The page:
Is This Their War Face?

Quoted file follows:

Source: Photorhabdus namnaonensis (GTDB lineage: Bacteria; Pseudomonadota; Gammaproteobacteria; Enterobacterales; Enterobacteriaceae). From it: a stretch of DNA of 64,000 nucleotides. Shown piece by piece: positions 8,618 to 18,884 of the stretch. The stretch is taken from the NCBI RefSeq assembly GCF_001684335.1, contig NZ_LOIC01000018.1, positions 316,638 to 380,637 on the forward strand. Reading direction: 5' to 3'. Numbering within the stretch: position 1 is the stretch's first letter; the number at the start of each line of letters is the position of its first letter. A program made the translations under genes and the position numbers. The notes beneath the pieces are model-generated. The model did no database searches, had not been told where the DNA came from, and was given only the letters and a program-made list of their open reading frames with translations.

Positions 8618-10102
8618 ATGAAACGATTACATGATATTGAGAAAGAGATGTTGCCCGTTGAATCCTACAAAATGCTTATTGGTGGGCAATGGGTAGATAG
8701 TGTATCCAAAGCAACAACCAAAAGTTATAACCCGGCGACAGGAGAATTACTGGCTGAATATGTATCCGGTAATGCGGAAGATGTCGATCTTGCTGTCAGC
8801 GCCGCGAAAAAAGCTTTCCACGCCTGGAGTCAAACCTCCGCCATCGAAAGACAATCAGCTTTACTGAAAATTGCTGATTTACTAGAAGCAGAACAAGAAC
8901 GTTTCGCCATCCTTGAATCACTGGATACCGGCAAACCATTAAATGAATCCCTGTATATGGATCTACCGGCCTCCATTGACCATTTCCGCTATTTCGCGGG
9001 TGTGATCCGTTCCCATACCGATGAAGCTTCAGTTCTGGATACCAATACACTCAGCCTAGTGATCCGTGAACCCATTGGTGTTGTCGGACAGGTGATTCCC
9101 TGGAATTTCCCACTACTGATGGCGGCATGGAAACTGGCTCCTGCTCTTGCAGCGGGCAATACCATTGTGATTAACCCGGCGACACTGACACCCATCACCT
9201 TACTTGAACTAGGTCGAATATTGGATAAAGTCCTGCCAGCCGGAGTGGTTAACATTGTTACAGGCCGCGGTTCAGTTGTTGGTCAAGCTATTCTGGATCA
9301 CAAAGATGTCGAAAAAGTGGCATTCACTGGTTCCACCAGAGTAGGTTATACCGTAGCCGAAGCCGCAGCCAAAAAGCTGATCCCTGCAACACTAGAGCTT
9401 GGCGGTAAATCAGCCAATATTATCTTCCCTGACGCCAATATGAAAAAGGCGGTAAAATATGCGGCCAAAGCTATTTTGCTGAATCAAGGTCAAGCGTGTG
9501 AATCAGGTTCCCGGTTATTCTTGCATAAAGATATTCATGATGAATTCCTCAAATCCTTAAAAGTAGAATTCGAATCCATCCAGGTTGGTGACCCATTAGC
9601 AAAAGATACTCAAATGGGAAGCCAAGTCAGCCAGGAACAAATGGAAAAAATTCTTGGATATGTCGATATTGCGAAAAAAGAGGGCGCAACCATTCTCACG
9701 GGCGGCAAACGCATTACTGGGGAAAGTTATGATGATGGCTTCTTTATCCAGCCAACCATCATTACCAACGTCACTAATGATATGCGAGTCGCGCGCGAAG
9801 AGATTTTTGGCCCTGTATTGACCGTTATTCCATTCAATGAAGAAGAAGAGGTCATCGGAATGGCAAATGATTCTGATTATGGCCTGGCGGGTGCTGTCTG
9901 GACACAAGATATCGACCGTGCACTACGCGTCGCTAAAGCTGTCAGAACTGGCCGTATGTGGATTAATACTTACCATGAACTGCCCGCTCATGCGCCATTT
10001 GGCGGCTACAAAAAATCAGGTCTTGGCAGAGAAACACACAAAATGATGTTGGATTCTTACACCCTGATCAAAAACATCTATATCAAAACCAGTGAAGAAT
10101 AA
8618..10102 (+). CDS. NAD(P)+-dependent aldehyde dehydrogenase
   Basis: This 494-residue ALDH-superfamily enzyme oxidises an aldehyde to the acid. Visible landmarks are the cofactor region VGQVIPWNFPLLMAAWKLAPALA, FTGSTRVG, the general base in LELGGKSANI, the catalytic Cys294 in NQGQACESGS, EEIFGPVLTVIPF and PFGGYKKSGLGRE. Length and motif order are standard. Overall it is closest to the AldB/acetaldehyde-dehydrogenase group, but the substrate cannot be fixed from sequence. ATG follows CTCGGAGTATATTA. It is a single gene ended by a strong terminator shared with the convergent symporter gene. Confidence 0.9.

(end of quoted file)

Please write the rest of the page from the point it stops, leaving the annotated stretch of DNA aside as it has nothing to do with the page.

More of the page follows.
Before we take a look at are what may be considered success by some- and more of the same by others-  let us state this:  We very much want to see this team win.  We have been fans of this team for as long as we have been alive.  We have seen this team win, and we all have seen this team lose.  We root for the team. We understand that fans are passionate. Often, when those fans are faced with criticism of what they love, the criticism is taken personally. When we knock a player, it’s because the player deserves it. When we knock the organization, it’s because the organization put itself in a position to be knocked. We see this team as something bigger than the names and numbers on the backs of jerseys.  We all hate the Rangers.  If you traded our whole roster for theirs, would you stop being a fan, or would you still root for the Islanders?  Not Frans Nielsen, not Brian Strait, not Garth Snow not even John Tavares (although if he was dealt, you could not be blamed for having your loyalty to this team waver).  We would root as hard for The Queen just as hard as we booed DiPietro letting in his two softies per game.  Much of our perceived pessimistic or condescending point of view comes from us wanting this team to win, and win often. So when we knock this team (like we’re about to do), it’s done out of love.  Think of it like this -only Islander fans can kick our team. We just tend to kick really hard.